Who’s to blame.

Once again, mental health awareness is brought to the forefront of news outlets stemming from the Germanwings crash killing all 150 souls on board. It’s devastating. It’s surreal. It’s raises questions and it certainly has people talking about whether or not those dealing with mental health issues can function “normally” within society. What we know about co-pilot, Andreas Lubitz, are that he was seeking treatment in order to cope with his mental health, that anti-depressants were prescribed to the young co-pilot, that there were suicidal tendencies even before he took the position in aviation. Still, facts are more or less how the public processes them and the debate becomes divided.

Mental health concerns have a wide spectrum to fall into. There is mild, moderate, and severe. I would say I firmly stand in between mild and moderate. The thing with situational depression is that it flares up whenever I’m stressed out or adjusting to a new situation. It can linger for a few weeks causing me to feel listless, foggy, exhausted, unmotivated, forgetful, etc. It can get in the way of my work routine, too. I can become defiant and avoid people or tasks which ultimately have me working on things at the last minute. The irony is that I actually work better under pressure, but that’s another story for a different post.

So when people talk about mental health and say things like, “They should have recognized it” or “It’s the doctor’s fault for knowing this man dealt with depression before” or “It’s the airline’s fault for letting him fly a plane”, my immediate reaction is to get defensive and then I step back and remember how mental health is still something people don’t like to talk about; therefore, it is a stigma in need of demystifying and even that isn’t enough at times.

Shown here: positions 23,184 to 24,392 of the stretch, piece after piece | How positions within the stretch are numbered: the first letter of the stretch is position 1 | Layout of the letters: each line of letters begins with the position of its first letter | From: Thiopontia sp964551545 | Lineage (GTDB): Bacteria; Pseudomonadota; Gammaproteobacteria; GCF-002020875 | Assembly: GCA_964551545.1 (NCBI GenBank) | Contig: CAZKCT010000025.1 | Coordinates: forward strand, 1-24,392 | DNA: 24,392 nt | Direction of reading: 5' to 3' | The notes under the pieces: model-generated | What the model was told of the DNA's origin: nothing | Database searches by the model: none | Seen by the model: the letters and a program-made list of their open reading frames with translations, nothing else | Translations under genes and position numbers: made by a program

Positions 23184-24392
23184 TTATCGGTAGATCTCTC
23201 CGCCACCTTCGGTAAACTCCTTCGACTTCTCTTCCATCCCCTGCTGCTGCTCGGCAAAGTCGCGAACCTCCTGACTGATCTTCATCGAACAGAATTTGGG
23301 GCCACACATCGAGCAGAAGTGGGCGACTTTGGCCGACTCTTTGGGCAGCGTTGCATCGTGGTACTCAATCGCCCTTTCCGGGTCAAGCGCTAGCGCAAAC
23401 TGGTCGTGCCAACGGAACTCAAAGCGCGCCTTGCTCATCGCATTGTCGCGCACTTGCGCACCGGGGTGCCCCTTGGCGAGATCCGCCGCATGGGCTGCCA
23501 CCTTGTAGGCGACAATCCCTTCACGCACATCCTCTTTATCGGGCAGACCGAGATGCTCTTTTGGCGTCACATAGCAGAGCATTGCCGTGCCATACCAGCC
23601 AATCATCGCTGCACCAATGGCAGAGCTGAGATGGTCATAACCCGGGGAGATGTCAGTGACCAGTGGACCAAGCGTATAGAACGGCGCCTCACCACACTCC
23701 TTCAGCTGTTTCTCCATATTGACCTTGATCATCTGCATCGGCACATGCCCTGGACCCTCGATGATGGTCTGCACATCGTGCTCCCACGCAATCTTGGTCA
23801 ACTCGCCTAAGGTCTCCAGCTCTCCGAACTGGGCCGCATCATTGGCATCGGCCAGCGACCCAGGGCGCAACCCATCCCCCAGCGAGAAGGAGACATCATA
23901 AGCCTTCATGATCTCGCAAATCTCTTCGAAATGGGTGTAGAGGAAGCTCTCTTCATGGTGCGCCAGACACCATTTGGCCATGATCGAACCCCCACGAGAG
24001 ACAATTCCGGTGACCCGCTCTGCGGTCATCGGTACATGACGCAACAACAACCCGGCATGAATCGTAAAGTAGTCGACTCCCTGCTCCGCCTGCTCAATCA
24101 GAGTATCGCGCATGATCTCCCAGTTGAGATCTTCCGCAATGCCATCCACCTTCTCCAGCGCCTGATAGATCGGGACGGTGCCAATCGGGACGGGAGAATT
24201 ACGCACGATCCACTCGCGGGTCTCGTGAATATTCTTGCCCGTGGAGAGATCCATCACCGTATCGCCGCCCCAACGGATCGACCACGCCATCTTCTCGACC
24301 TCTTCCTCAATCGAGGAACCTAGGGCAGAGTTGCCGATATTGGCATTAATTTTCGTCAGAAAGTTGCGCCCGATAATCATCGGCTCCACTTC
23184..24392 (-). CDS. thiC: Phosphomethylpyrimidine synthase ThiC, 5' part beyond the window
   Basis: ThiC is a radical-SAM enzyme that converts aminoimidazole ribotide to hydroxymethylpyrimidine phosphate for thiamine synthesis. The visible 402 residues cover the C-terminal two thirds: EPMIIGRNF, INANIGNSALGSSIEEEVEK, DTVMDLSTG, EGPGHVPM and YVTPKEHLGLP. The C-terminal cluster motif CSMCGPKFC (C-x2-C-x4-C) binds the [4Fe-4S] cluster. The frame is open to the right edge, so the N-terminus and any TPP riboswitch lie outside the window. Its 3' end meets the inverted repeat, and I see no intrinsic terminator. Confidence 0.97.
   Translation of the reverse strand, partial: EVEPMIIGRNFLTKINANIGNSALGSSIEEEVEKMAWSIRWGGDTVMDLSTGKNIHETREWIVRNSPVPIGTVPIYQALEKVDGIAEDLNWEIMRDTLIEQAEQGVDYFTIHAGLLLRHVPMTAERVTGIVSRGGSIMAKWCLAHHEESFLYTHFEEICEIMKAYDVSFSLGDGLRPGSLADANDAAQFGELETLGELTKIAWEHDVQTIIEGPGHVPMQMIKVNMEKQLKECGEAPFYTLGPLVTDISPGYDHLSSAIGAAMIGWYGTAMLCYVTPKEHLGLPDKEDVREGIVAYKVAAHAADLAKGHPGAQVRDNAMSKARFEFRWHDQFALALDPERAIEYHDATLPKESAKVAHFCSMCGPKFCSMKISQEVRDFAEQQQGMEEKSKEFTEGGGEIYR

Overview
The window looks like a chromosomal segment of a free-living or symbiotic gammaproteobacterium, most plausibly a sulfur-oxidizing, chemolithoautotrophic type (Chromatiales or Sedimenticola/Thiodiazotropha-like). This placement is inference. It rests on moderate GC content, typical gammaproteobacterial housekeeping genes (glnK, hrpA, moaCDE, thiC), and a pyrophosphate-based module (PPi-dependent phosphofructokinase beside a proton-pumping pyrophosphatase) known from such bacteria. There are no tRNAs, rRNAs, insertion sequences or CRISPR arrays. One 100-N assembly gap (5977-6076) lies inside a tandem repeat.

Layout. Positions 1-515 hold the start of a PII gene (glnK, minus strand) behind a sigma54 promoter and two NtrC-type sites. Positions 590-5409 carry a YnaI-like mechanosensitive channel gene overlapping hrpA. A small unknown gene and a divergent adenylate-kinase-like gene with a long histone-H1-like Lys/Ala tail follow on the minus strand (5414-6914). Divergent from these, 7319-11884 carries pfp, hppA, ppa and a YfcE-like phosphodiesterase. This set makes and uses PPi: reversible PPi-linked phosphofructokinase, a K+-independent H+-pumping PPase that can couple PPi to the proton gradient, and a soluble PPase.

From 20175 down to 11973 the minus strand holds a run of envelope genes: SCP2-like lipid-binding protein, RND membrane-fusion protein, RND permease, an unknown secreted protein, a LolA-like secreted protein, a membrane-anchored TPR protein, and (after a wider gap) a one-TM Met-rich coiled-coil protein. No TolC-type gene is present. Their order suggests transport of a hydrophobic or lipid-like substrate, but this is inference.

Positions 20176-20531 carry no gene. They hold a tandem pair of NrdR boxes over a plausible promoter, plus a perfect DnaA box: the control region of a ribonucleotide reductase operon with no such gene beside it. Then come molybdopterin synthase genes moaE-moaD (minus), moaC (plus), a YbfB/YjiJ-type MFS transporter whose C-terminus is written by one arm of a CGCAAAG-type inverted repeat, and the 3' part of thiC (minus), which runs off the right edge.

Because mental illnesses evolve. It’s like being in remission and finding out a few months later your illness is back. You can go weeks or months or even years feeling fine until you don’t and this is where blame comes in.

The truth? Almost everyone involved can be at fault, including the person suffering from major mental illnesses.

I speak from a place of experience, of having friends and family members struggle with their mental health but in totally different ways. That being said, those of us struggling have one thing in common, no matter how extreme our own illness is:

We are the only ones who are responsible for getting us back on track.

Did you read that? Yes, We the Depressed and Bipolar and Paranoid Schizophrenic, etc. decide if we want to get better or not. We decide if we take our prescriptions or stick it out in therapy. We decide whether to self-medicate or change lifestyle habits. We make that judgment call no matter how many times you urge us to seek out the help of a professional or voice your concerns about our well being. We either envision ourselves as superior to a doctor’s knowledge or we think we can fix it on our own or we choose to ignore it or we grow tired of feeling so down about everything that we want help. I could stop taking my Prozac at any moment. I’ve actually adjusted my dosage before, taking less than what was initially prescribed by my psychiatrist, and I felt the effects almost immediately. When I went back to my psychiatrist and told him what I did, he didn’t criticize me or scold me. He simply asked, “How did you feel being on only half of the half I prescribed you?”

My short answer: “Brutally awful. I never want to feel how I felt before I came to you.”